More recently, trading on Wall Street has been jerky as investors monitor ongoing negotiations between Republican and Democratic leaders in Washington over another round of aid to businesses and millions of people who lost their jobs during the coronavirus pandemic. The last round of top-up aid for unemployed Americans expired at the end of July.
“This is generally a slightly more selling market, and a lot of it has to do with waiting to see whether or not we get a fiscal stimulus package before the election,” said Sal Bruno, chief executive officer. investments at IndexIQ. “The chances of this happening diminish the closer we get to the election.”
While Speaker of the House of Commons Nancy Pelosi and Treasury Secretary Steven Mnuchin negotiated daily this week on a possible aid program. On Thursday, Pelosi said progress was still being made, but any compromise would likely meet stiff resistance from Republicans in the Senate.
Wall Street fears that if a deal on increased economic aid is not reached before the Nov. 3 election, it could leave the issue in limbo if there is a prolonged delay in sorting out the vote outcome.
“You currently have political motives to try to do something,” Bruno said. “After the election is over, depending on the outcome, maybe some of those political incentives change. It muddies the game a bit. “
In their debate Thursday evening, President Donald Trump and his Democratic challenger Joe Biden managed a more substantial exchange than in their first tumultuous clash several weeks ago. There were no major surprises in the market.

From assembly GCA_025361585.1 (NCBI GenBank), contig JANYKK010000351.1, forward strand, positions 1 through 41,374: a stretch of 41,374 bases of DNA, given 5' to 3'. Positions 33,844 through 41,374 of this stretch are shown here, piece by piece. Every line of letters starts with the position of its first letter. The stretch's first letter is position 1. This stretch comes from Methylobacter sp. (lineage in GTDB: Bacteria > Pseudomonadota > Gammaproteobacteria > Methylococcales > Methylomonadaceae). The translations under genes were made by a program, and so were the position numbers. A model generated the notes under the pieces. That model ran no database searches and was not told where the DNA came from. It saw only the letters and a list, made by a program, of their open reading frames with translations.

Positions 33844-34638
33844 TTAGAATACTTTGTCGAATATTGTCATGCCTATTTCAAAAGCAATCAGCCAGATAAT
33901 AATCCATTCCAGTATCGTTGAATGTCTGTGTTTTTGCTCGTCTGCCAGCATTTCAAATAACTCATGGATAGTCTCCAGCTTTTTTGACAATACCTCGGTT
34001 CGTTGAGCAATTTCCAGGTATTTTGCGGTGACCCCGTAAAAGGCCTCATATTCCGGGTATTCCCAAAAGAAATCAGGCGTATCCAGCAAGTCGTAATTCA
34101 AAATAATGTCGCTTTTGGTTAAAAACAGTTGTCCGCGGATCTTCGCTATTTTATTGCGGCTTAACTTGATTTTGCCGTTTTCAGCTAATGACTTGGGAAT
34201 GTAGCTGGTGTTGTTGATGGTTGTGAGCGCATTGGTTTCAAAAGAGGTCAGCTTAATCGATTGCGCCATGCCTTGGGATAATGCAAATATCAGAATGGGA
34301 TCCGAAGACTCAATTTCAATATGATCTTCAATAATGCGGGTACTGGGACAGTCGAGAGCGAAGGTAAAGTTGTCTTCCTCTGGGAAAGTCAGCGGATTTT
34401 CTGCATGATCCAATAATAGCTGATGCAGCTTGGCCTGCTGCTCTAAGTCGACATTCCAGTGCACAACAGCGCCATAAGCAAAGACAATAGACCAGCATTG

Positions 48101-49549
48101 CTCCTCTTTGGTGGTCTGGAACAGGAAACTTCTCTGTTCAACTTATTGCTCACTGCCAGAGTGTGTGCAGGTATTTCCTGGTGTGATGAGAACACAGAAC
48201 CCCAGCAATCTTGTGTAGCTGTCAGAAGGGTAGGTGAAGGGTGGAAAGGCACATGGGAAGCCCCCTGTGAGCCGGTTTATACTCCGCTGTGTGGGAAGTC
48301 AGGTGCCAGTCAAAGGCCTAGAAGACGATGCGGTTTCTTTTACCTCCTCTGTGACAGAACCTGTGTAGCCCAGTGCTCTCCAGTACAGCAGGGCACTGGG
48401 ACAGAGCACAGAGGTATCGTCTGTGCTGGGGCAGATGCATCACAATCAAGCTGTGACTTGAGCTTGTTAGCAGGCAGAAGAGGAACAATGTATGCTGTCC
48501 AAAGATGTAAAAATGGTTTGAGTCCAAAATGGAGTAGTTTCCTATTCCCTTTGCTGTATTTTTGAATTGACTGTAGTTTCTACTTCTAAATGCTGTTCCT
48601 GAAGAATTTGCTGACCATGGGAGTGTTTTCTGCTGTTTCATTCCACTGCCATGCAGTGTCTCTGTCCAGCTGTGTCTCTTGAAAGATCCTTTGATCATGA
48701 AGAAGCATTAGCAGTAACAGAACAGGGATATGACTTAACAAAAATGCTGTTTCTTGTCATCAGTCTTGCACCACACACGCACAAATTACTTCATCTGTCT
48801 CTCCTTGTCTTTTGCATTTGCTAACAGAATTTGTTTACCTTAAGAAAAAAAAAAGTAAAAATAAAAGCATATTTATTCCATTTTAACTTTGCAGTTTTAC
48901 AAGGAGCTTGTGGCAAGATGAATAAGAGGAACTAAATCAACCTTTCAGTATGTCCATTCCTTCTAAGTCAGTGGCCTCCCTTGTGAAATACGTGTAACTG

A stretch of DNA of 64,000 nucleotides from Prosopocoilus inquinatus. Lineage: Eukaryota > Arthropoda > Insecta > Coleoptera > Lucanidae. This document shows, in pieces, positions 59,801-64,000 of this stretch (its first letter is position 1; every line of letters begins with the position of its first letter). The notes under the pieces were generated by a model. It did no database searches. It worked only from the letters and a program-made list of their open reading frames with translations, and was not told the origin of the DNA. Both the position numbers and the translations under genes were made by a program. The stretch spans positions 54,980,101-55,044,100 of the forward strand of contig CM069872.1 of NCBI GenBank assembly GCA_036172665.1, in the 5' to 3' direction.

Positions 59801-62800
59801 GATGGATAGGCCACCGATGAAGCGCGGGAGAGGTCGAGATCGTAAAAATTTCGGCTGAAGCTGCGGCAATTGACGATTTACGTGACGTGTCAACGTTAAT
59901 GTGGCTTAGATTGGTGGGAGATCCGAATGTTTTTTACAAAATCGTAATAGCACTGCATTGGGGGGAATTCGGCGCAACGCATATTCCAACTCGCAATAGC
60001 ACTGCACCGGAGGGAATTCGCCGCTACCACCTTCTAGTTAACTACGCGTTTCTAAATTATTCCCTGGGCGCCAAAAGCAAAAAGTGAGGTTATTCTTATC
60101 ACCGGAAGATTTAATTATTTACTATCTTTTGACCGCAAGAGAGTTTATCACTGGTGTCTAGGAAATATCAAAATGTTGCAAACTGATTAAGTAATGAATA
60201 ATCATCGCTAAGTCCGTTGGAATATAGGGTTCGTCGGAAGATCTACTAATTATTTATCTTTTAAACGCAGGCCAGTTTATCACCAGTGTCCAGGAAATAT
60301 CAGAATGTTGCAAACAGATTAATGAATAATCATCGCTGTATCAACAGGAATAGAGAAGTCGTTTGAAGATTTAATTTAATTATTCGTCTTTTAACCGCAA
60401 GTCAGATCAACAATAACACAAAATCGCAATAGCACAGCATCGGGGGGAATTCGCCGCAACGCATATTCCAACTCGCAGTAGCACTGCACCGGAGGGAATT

“The final US presidential debate was less chaotic than the first, but offered little new information to inform the outcome for the markets,” Axi’s Stephen Innes said in a comment. “Meanwhile, discussions regarding the post-election economic outlook were limited, particularly from President Trump.”
The uncertainty over whether Uncle Sam will provide more support to the economy overshadowed strong earnings reports from large corporations. While many reported profits for the summer that were hit by the recession caused by the coronavirus, their results for the most part were not as bad as had been feared.
Barbie maker Mattel jumped 10.8% after its latest profits beat analysts’ forecasts. Capital One Financial gained 1.7% after posting strong results.
The results of some companies did not meet the expectations of Wall Street. American Express fell 3.4% and chipmaker Intel fell 10.9%, the biggest drop in the S&P 500.
Drug maker Gilead rose 0.7% after U.S. regulators officially approved its antiviral drug remdesivir to treat hospital patients for COVID-19.
Treasury yields fell but remain close to their highest levels since June. The 10-year Treasury yield slipped to 0.84% from 0.87% Thursday night.
The recent rebound in bond yields follows encouraging recent data on residential construction, home buying and retail sales. It also suggests that bond investors are more optimistic that the economy will receive more help from Washington.
“The fact that (bond yields) have increased is not only to support the actual data, but that the data will continue to improve in the future, which depends to a large extent on obtaining ‘a stimulus package,’ Bruno said.
European markets are on the rise. The German DAX gained 0.7%, while the CAC 40 in Paris rose 1%, with investors welcoming strong earnings from companies like automaker Daimler and taking a grim economic report in their wake. Britain’s FTSE 100 gained 1.2% after Japan and the UK signed a trade deal to replace the pact with the EU, which will no longer apply after Britain exits the bloc.
Asian equity markets closed largely higher.
AP Business editor Elaine Kurtenbach contributed.